Polybius also makes statements which show that the archaeological Hallstatt culture should not be so readily associated with the Galatae. For he says of the Galatae that “their lives were very simple, and they had no knowledge whatever of any art or science”, and that their possessions were scarce so that they could “shift where they chose” (2.17.10), much as Strabo had described them. He also described at length their highly inferior arms, and how easily their swords bent after a single hard blow (2.30.7-9; 2.33.3). None of this accords with the more advanced metallurgy and the fine arts of the Hallstatt culture, which likely belonged to Thracians, Milesians, other Phoenicians, and other earlier settlers of the Danube River valley and western Europe – the “proto-Kelts”.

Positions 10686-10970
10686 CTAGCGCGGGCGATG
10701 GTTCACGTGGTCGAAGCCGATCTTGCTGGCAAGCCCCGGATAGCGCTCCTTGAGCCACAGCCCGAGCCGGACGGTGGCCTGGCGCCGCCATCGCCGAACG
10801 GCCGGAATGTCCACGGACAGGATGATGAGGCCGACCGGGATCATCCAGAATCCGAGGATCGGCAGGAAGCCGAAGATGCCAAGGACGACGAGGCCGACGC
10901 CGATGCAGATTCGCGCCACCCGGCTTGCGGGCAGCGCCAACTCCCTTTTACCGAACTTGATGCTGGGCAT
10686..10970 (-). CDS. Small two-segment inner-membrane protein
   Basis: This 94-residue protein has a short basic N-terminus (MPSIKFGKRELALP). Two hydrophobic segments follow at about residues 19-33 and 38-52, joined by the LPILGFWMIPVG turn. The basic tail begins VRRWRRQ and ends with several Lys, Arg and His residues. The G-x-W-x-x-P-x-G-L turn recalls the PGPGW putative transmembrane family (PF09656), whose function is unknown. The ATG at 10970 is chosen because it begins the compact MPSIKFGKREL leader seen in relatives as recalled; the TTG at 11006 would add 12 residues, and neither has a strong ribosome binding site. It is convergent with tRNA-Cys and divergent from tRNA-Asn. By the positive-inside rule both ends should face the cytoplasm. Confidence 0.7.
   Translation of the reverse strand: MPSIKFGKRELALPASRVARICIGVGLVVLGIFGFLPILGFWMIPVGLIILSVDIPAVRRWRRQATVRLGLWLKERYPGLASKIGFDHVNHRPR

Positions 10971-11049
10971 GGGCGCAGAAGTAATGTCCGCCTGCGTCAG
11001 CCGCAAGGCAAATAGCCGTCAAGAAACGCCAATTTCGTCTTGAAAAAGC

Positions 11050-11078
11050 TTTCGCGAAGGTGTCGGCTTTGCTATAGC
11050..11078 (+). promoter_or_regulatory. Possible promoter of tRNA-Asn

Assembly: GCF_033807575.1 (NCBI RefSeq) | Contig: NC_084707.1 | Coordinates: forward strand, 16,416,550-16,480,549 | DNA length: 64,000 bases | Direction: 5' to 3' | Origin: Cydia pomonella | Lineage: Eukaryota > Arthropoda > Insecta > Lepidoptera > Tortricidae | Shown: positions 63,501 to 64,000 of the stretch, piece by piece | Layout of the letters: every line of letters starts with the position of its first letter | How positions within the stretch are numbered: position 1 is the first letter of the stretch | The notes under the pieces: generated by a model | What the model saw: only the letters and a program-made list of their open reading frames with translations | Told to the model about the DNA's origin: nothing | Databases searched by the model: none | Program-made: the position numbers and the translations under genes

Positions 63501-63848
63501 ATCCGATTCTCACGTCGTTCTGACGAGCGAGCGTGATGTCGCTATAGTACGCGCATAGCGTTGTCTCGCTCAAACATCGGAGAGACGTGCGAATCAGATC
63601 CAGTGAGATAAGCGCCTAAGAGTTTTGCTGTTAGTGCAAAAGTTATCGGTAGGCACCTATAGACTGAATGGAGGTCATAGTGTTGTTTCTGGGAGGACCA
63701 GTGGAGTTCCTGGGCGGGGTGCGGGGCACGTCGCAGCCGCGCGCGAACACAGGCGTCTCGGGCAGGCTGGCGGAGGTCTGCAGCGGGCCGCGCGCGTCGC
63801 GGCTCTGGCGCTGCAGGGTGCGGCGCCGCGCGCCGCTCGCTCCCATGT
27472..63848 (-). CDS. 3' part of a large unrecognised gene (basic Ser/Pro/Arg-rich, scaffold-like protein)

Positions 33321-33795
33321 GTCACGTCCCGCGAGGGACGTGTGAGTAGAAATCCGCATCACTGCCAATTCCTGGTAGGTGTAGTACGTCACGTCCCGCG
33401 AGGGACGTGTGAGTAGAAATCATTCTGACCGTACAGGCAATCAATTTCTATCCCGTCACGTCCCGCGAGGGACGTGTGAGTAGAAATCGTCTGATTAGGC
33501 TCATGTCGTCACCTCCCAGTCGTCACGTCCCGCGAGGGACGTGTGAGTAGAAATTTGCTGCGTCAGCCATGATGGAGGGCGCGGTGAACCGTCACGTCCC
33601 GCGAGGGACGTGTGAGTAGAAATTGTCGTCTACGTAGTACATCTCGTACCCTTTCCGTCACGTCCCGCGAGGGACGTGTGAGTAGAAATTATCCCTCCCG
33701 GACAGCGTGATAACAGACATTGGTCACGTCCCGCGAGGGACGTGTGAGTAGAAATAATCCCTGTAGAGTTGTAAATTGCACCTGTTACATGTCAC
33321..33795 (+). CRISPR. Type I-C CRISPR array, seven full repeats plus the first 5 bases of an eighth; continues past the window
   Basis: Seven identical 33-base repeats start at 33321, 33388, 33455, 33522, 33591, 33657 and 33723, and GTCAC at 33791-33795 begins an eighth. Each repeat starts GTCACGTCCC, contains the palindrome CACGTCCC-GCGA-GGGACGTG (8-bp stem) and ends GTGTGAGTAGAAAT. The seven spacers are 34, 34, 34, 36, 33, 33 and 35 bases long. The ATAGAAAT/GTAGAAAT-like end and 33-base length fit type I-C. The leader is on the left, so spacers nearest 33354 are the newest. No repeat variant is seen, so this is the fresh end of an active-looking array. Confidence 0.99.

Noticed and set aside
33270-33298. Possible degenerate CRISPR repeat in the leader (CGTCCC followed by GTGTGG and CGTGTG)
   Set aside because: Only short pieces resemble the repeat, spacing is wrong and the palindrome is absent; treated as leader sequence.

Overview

In the times of Strabo and Tacitus a Germanic tribe called the Bastarnae dwelt on the Danube near the Black Sea, in the same region which Strabo and others called “Little Scythia” elsewhere. Polybius mentions these people, who were the reason for a mission of the Dardanians (an Illyrian tribe) to the Roman Senate in 177-176 B.C.: “A mission from the Dardanians now arrived, telling of the Bastarnae, their numbers, the huge size and the valour of their warriors, and also pointing out that Perseus and the Galatians [of Anatolia] were in league with this tribe. They said they were much more afraid of him than of the Bastarnae, and they begged for aid. Envoys from Thessaly also arrived confirming the statement of the Dardanians, and begging for help” (The Histories, 25.6.2-4). These Bastarnae are not said by any of these writers to have migrated from anywhere, nor to have been conquerors of the Scythians or Galatae who inhabited this region, and so it seems plausible that Bastarnae is only a name for the Scythian tribe which long inhabited the area, of which the Greeks and Romans only later acquired a more intimate knowledge. Strabo was uncertain about the Bastarnae, and says “but what is beyond Germany and what beyond the countries which are next after Germany – whether one should say the Bastarnae, as most writers suspect, or say that others lie in between ... it is not easy to say ... or whether any part is uninhabitable by reason of the cold or other cause, or whether even a different race of people, succeeding the Germans, is situated between the sea and the eastern Germans [here it is absolutely evident that the word German stands for Scythian] ... for I know neither the Bastarnae, nor the Sauromatae, nor, in a word, any of the peoples who dwell above the Pontus ...” (Geography, 7.2.4). By “know” Strabo must mean that he didn’t know them first-hand, and so was not able to describe them completely, since both Diodorus Siculus some years before, and Tacitus some years after, confirm his statements concerning the Sarmatians, the Bastarnae, and the Germans – once one accepts as fact that Strabo and later writers used “German” to describe the people that Diodorus and earlier writers called Scythian, and then Galatae, which shall hopefully be further established in a discussion of the Peucetians.